I think it started with the very phrase that was referred : metal-neutral - to describe the essence of the JVs. It is an accurate and nifty phrase.
 
dangle
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Joined: Sat Dec 03, 2016 8:45 pm

Re: Why is an aircraft called "metal"?

Sat Aug 03, 2019 1:11 am

And it is reflected in this BBC series Flying Heavy Metal with Bruce Dickinson:

https://www.youtube.com/watch?v=Fqd17LoZd5o
 
ITSTours
Topic Author
Posts: 585
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Re: Why is an aircraft called "metal"?

Sat Aug 03, 2019 1:26 am

dangle wrote:
And it is reflected in this BBC series Flying Heavy Metal with Bruce Dickinson:

https://www.youtube.com/watch?v=Fqd17LoZd5o


This is interesting, so at least it existed in or before 2005. Thanks.
 
KFTG
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Re: Why is an aircraft called "metal"?

Sat Aug 03, 2019 1:34 am

Because they are made of metal.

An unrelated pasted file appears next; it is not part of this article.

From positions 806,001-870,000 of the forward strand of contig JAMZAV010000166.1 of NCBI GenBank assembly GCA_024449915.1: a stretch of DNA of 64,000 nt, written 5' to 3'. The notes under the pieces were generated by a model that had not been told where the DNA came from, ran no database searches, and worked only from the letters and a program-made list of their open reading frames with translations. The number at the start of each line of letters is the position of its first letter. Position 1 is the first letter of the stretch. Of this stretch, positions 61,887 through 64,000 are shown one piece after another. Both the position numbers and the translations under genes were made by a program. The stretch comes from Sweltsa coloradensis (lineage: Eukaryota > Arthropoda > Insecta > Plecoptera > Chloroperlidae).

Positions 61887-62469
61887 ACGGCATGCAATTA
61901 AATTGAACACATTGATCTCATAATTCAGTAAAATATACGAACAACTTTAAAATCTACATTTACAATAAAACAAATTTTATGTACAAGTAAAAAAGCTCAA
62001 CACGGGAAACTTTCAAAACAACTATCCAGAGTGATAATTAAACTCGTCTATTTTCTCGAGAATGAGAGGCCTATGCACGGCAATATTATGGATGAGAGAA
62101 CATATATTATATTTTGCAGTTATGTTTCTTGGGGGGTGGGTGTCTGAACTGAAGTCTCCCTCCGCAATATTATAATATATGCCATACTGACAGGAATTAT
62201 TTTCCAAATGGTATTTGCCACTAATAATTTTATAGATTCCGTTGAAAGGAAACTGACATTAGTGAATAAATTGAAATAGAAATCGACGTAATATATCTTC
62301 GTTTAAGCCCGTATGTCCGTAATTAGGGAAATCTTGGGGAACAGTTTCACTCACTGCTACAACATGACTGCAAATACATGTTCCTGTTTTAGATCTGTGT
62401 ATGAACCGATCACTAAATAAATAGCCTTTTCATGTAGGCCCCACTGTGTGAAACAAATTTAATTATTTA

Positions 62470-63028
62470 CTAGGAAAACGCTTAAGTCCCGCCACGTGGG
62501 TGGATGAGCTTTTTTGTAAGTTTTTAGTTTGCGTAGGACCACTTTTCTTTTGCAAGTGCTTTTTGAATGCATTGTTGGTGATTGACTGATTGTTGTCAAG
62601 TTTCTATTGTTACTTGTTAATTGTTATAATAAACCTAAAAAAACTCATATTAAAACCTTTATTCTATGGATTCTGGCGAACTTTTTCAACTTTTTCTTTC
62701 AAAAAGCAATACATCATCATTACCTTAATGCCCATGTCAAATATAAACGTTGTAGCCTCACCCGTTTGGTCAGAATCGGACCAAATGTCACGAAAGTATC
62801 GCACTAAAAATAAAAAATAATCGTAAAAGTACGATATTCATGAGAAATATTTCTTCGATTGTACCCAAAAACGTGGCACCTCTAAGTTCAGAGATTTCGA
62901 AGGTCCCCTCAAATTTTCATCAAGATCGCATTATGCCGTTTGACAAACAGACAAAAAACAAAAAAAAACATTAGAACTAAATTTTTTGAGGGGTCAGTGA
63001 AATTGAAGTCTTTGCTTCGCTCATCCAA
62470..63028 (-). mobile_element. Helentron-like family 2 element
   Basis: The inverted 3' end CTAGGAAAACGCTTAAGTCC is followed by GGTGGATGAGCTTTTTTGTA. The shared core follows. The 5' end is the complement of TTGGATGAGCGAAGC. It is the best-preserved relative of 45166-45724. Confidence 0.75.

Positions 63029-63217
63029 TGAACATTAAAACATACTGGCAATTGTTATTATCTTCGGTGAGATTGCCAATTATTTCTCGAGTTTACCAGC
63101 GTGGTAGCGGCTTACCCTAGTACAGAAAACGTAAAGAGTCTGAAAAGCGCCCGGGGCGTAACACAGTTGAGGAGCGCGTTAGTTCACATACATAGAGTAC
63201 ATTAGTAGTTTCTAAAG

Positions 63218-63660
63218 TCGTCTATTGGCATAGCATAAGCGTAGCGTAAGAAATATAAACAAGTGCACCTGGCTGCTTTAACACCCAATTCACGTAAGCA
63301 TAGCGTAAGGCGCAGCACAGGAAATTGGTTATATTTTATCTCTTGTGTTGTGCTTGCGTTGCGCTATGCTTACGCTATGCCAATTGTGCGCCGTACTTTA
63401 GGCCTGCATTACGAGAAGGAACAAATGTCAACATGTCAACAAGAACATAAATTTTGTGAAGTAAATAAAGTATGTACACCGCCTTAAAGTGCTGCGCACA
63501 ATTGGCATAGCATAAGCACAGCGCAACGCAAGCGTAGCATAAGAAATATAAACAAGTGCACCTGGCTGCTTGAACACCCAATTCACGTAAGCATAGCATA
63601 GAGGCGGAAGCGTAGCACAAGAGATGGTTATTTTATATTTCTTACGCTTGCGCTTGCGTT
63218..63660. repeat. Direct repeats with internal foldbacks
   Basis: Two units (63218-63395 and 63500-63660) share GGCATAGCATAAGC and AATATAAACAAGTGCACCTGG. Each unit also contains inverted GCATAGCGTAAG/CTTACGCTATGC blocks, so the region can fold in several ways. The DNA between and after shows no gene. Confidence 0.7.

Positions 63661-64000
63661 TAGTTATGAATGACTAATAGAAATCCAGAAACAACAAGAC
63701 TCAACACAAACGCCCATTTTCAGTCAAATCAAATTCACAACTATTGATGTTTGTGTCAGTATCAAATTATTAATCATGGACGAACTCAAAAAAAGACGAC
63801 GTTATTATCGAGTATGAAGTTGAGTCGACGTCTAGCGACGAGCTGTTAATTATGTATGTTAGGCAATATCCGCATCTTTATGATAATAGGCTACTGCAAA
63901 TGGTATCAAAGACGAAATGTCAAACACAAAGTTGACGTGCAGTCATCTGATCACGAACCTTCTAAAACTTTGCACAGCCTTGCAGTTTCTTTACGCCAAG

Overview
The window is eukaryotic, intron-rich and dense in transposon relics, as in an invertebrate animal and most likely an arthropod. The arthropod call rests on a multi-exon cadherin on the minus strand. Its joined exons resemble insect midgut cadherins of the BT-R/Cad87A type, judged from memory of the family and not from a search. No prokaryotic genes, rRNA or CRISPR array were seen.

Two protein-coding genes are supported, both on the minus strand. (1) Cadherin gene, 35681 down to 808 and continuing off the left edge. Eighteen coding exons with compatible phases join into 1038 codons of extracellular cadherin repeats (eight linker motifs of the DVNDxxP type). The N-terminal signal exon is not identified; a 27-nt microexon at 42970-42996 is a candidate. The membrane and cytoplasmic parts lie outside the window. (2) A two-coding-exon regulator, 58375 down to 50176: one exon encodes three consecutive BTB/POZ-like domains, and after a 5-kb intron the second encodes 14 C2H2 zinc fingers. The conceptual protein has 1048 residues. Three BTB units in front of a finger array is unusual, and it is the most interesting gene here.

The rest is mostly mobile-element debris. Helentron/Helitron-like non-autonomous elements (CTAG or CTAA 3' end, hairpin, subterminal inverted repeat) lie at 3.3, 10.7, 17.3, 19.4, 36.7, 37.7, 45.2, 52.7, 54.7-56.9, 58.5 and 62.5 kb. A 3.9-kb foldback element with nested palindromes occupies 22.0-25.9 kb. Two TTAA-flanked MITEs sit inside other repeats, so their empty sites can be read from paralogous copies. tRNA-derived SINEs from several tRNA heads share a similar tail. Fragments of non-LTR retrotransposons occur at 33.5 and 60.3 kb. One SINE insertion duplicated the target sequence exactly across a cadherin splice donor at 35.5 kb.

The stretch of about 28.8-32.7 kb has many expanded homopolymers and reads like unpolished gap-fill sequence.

Ziyulu
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Re: Why is an aircraft called "metal"?

Sat Aug 03, 2019 1:41 am

You don't see the term "metal" on tickets or boarding passes.
 
chidino
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Joined: Fri Mar 30, 2018 12:36 pm

Re: Why is an aircraft called "metal"?

Sat Aug 03, 2019 2:46 am

I'm guessing, but I always find the real explanations much more life-like. I'd guess "metal" came as a correction to somebody who referred to some WWII aircraft as "made of steel" or some such, and some engineer leaning over and saying "Could you use the word 'metal' or something? It's aluminum...", just like a good engineer does. (My dad was one... you get to understand the understated language.) I have no proof, but somehow the aviation jock seeming to mock by saying "metal" just rings true to this aviation romantic. (Maybe just a memory of my dad.)
 
aklrno
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Joined: Sat Dec 04, 2010 11:18 pm

Re: Why is an aircraft called "metal"?

Sat Aug 03, 2019 4:20 am

The word was used in the movie Catch Me If You Can that was set in the 60’s. Frank Abagnale used it as an example of jargon he had to learn.
 
StormRider
Posts: 104
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Re: Why is an aircraft called "metal"?

Mon Aug 05, 2019 12:41 am

dangle wrote:
And it is reflected in this BBC series Flying Heavy Metal with Bruce Dickinson:

https://www.youtube.com/watch?v=Fqd17LoZd5o


Anything with Bruce in it is automatically great...